STOPS FOR A POSE AS A BAD GUY IN A WESTERN-ADVENTURE MOVIE
What do you see when you watch the films today, now that the time has passed?
Pretty much the same as they were before, it hasn’t changed one bit.
It’s like it was just yesterday, that’s the weird thing with time. It
seems like yesterday. But I still look at it and wonder what people are
seeing when they see it. There’s a couple of films I’ve got a really
good idea of how the audience is going to react, but not in general.
Like the very first one I made was Goodbye 42nd Street, that’s
on there. The first time I showed it, I was really surprised people were
into it. I just thought it was such a shitty Super-8 movie, but people
responded well and that encouraged me. The first time it was at a
screening, it wasn’t allowed to be screened. They immediately said, “You
can’t show this.” That was also inspiring, to say “fuck you” to those
So you were part of the Cinema of Transgression. Were you trying
specifically to shock people and freak them out or was that an
The group of films that immediately preceded it in the underground were
all very boring. It seemed like one of the qualifications was to make
it boring and slow and long. So our plan was to make it short, and make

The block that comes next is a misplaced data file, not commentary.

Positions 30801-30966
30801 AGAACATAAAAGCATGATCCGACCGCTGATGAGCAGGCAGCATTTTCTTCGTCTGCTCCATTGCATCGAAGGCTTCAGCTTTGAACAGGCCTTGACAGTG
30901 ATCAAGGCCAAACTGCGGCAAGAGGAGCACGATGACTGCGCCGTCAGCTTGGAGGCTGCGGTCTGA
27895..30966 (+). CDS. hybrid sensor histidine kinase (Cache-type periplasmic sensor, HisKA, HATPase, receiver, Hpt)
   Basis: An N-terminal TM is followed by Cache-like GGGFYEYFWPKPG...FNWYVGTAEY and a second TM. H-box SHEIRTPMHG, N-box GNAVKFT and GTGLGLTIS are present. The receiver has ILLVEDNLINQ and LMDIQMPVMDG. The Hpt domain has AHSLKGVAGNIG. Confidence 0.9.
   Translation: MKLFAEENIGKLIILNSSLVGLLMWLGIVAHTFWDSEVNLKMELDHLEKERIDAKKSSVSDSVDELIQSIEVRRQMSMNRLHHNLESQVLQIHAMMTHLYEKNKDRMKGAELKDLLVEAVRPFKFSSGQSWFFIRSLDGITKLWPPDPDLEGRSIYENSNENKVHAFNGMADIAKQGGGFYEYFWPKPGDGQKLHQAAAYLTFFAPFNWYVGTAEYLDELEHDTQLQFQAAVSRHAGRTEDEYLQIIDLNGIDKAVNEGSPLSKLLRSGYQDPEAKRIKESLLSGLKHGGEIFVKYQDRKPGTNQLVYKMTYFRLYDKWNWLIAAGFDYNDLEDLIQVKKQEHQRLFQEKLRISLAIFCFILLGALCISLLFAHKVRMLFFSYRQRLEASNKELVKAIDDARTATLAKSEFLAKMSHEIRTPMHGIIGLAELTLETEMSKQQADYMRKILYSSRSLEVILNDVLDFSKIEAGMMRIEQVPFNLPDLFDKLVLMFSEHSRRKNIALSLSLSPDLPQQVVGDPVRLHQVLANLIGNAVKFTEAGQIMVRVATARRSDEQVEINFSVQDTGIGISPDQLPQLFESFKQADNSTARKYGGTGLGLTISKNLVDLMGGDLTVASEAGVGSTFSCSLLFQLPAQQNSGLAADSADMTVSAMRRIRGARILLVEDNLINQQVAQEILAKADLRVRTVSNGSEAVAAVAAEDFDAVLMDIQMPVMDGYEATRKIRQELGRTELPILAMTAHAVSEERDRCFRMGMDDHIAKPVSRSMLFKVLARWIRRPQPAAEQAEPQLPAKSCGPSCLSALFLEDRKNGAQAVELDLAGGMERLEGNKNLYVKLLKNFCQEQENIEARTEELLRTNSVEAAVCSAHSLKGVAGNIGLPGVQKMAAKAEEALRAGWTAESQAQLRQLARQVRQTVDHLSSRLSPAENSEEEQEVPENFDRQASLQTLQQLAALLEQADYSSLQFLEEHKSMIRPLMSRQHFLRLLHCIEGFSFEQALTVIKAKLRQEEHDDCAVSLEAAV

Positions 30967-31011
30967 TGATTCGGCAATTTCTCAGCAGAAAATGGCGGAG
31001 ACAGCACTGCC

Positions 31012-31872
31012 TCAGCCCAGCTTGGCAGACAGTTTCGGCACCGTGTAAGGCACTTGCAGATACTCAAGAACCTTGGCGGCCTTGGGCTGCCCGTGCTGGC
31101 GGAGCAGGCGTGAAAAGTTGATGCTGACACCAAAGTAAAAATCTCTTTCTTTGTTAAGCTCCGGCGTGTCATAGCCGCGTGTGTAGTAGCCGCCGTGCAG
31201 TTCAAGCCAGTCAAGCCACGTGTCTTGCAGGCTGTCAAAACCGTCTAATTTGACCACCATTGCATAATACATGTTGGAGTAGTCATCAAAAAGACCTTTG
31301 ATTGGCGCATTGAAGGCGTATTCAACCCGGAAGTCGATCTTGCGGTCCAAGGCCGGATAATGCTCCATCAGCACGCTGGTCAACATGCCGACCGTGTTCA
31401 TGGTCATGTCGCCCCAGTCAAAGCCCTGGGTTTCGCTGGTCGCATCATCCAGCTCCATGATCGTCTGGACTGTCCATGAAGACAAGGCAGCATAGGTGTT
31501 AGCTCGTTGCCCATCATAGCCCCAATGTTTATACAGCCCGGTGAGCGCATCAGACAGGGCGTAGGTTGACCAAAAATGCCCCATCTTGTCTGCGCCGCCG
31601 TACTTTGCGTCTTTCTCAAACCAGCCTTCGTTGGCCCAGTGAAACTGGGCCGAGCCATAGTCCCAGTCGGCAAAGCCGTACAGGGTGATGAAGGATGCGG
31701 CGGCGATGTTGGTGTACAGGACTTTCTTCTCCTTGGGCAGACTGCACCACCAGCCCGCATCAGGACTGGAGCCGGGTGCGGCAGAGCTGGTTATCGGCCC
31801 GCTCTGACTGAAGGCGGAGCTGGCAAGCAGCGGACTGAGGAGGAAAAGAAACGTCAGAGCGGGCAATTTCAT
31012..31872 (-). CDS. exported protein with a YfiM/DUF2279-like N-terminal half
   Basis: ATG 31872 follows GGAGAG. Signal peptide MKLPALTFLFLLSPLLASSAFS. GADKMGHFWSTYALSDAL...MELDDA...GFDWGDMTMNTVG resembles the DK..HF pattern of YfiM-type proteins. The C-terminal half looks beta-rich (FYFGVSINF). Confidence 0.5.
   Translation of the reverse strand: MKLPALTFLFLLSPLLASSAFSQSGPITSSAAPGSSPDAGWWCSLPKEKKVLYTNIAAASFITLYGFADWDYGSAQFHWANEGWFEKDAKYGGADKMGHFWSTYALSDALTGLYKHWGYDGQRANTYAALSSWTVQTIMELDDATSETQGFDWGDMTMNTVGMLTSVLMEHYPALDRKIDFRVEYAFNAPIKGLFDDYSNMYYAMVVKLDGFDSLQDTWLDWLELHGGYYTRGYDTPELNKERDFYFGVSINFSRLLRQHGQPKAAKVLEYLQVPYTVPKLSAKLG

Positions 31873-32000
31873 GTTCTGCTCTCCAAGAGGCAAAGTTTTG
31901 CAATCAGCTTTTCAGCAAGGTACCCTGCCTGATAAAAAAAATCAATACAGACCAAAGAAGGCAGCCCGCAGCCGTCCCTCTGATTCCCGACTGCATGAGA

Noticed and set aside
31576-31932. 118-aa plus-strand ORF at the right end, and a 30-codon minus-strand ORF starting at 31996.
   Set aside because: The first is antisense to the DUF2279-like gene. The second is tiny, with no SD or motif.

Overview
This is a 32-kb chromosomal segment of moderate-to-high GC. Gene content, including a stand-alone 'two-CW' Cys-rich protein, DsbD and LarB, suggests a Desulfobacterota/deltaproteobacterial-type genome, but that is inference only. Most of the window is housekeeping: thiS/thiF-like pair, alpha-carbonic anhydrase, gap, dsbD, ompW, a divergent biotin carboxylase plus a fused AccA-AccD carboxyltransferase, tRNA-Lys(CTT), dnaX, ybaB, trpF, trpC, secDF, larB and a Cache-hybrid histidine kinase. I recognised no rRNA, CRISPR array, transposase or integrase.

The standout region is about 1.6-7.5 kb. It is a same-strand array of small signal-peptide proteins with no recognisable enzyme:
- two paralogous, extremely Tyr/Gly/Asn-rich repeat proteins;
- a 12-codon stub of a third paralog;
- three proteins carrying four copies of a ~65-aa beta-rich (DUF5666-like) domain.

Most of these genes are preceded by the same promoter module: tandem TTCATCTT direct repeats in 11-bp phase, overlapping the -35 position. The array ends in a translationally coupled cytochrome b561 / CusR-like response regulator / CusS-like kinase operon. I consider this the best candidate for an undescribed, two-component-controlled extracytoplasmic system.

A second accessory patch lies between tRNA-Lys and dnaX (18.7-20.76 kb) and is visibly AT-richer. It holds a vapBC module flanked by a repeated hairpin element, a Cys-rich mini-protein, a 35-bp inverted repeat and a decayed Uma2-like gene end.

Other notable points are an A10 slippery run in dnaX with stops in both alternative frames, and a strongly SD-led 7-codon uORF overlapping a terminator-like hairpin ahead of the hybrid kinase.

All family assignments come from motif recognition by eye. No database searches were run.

it non-boring, if possible. And that may not work now, but back then it
did, and we just tried to break down any moral thing or taboo you could.
One of my personal things was to fuck up relationships and fuck up
people’s heads as much as possible. People were completely shocked by
some of the stuff. But this was in the 80s, so I don’t know how they
will react now.
Do you think it’s as shocking now as it was then?
There was this show in Berlin at the KW Institute of Contemporary Art
in Berlin. They did this whole Cinema of Transgression month where they
installed the films in this club-like atmosphere, like you would’ve seen
back then, in different, weird rooms. People said it was really
effective, and it was. I walked through and there was one film that I
watched that a friend of mine made that I hadn’t seen since then and I
couldn’t sit through the whole thing, it was just too fucking hardcore.
So it’s definitely a negative attitude, everything was negative,
everything was nihilist. It’s the whole belief, and it probably sounds
stupid sitting here in this restaurant, but you have to destroy
everything to start over again. That was the whole anarchist approach,
which was pretty much the punk attitude. It was “fuck everything”. And I
felt the only way you could really destroy and fuck with people was to
fuck with their love life and their personal relationships. When you see
something, it coarsens you. Every bad thing you see coarsens you. Think
about video games, like playing Black-Ops – it fucks with your head. I don’t care what people say.
I was reading some of the reviews and one of the main critiques was
that these people were shitty actors. Was that a secondary care for you?
It’s funny you just said that because I never thought about that. It
wasn’t the same kind of approach, and if I was making one now, I still
wouldn’t think about it. I never thought about that. But yeah, they are
shitty actors. It’s all your state of mind when you’re looking at them,